Here’s the kind of headline that has been appearing a lot recently, but it is more jarring — and worrisome — when it appears in the New England Journal of Medicine: “The U.S. Insulin Crisis — Rationing a Lifesaving Medication Discovered in the 1920s.”
The sentiment that Americans are now paying dearly for the insulin pioneered nearly a century ago have helped fuel attacks against the biopharmaceutical industry, enabling politicians like Sen. Bernie Sanders (I-Vt.) to depict companies as being “very, very greedy and corrupt” as he led people with diabetes and their family members on a high-profile bus trip to Canada to buy this medication.
The view that a lifesaving 100-year-old medicine like insulin could be too expensive for patients, and that some people with diabetes are rationing it, should appall all Americans. Insulin was first administered to someone with diabetes in 1922. Frederick Banting, Charles Best, and James Collip, who were awarded a patent on it, sold the patent to the University of Toronto for $1 each. Why? Banting reportedly said that insulin “belongs to the world, not to me.”
No wonder people are upset.
The insulin that Banting and Best first administered to a patient in 1922 was isolated from the pancreas of an ox. It was short-acting, and had to be administered multiple times a day. Early work by drug companies like Eli Lilly improved the drug’s biological profile by formulating it with things like zinc or protamine, leading to longer-acting agents. Insulin derived from the pancreas of animals would be the mainstay for the next 60 years.
A big breakthrough occurred in the late 1970s when scientists at Genentech prepared human insulin by inserting the human gene for it into E. coli bacteria. This was a significant advance, because human insulin is far less allergenic than that extracted from animals.
Eli Lilly signed an agreement with Genentech to commercialize recombinant DNA insulin and, in 1982, Lilly brought to the market Humulin R (rapid-acting) and Humulin N (intermediate-acting). Despite the availability of human insulin, though, there was still value in finding versions that more closely mimicked the physiological behavior of insulin naturally made by the pancreas.
The age of synthetic insulins was born. Analogs were prepared in which the amino acid sequence was altered to optimize insulin absorption, distribution, and excretion. Eli Lilly again led the way with the launch of lispro, an analog sold as Humalog. Other analogs followed, with each generation offering improvements over earlier versions. Sanofi’s Lantus (insulin glargine) is one such agent. It is dosed once a day and provides blood sugar control over 24 hours for individuals with both type 1 and type 2 diabetes.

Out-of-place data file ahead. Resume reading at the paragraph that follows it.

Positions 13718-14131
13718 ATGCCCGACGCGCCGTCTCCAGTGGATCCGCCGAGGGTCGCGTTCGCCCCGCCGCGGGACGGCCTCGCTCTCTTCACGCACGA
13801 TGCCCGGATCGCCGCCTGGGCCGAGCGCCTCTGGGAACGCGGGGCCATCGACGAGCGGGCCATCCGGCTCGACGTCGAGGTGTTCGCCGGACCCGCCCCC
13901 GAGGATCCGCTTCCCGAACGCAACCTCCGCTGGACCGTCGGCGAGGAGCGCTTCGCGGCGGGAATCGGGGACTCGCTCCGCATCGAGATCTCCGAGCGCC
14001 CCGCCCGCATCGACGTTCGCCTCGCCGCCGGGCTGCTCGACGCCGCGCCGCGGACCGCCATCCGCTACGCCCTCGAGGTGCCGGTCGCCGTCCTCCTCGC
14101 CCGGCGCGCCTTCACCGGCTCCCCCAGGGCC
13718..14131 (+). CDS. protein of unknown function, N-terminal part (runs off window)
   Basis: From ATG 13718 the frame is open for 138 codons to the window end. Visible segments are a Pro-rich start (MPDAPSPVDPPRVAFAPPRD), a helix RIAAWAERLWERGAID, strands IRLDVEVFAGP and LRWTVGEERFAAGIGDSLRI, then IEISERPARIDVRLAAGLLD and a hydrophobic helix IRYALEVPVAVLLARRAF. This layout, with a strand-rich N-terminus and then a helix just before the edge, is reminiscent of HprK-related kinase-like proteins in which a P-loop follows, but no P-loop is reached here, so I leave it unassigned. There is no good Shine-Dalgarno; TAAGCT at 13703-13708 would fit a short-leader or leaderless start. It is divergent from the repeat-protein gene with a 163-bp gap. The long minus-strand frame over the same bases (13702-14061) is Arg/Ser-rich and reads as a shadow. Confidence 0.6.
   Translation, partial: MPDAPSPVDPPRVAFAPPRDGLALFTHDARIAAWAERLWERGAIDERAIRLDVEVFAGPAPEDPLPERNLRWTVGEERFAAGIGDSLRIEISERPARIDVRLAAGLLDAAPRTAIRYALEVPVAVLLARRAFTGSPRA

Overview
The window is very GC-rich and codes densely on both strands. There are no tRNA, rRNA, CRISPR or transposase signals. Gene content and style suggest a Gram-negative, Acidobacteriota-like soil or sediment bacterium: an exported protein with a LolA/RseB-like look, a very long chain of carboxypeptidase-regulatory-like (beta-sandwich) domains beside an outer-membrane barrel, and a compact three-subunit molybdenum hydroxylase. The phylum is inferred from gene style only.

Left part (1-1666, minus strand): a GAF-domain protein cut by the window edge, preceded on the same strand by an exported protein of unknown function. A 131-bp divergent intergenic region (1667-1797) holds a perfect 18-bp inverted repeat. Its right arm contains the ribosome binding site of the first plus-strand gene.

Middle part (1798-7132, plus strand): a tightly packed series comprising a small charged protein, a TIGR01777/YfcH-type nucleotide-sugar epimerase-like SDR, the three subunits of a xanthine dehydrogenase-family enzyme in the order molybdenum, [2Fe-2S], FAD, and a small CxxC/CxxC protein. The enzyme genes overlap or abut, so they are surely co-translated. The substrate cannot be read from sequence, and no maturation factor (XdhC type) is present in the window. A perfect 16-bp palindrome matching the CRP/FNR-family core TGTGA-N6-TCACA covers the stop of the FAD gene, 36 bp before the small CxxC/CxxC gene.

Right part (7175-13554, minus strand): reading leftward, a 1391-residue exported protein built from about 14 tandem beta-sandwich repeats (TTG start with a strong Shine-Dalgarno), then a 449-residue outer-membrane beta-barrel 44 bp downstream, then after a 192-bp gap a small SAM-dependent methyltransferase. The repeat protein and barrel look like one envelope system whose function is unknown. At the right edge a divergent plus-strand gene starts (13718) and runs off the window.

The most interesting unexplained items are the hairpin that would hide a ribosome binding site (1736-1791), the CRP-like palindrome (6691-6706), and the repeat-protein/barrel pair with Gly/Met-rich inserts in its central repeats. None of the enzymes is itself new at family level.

Insulin has come a long way since 1922. People with diabetes are no longer using preparations derived from animals. We have new insulins that can closely mimic natural physiological conditions, and which are safer than the older agents. But to get to this place, the biopharmaceutical industry has invested billions of dollars in research and development. And they patented these medicines.
I’m not offering a whirlwind tour of the history of the last 100 years of insulin research and development to justify the cost of these new drugs, nor to shine a light on the drug pricing differences in the U.S. versus Canada and other Western nations. Instead, I think it’s important to make clear that the insulin used in 1922 is not the same things that’s in the crosshairs of industry critics. It is also meant to correct the misleading headlines that imply that the biopharmaceutical industry’s practices are the cause of “rationing a lifesaving medication discovered in the 1920s.” That’s just not true.
It should be noted that Walmart sells Novolin, a human insulin made by Novo Nordisk, for a mere $25 per vial (a vial can provide about 10 days of therapy) — and you don’t need a prescription for it. Novolin can be viewed like a generic in that it’s an older version of human insulin that does not afford the benefits of the newer insulin analogs in terms of 24-hour control, but is 10 times less costly.
Do longer control and the other benefits of newer insulins support their high prices? That’s something for patients and their physicians to determine.
To imply that Americans don’t have access to insulin is wrong. Maybe Bernie should have brought his bus to Walmart rather than Canada. He would have spent less on gas.
John LaMattina is a director of PureTech Health, a Boston-based biotech company, author of “Devalued and Distrusted: Can the Pharmaceutical Industry Restore its Broken Image?” (Wiley, 2013), and former president of global R&D at Pfizer.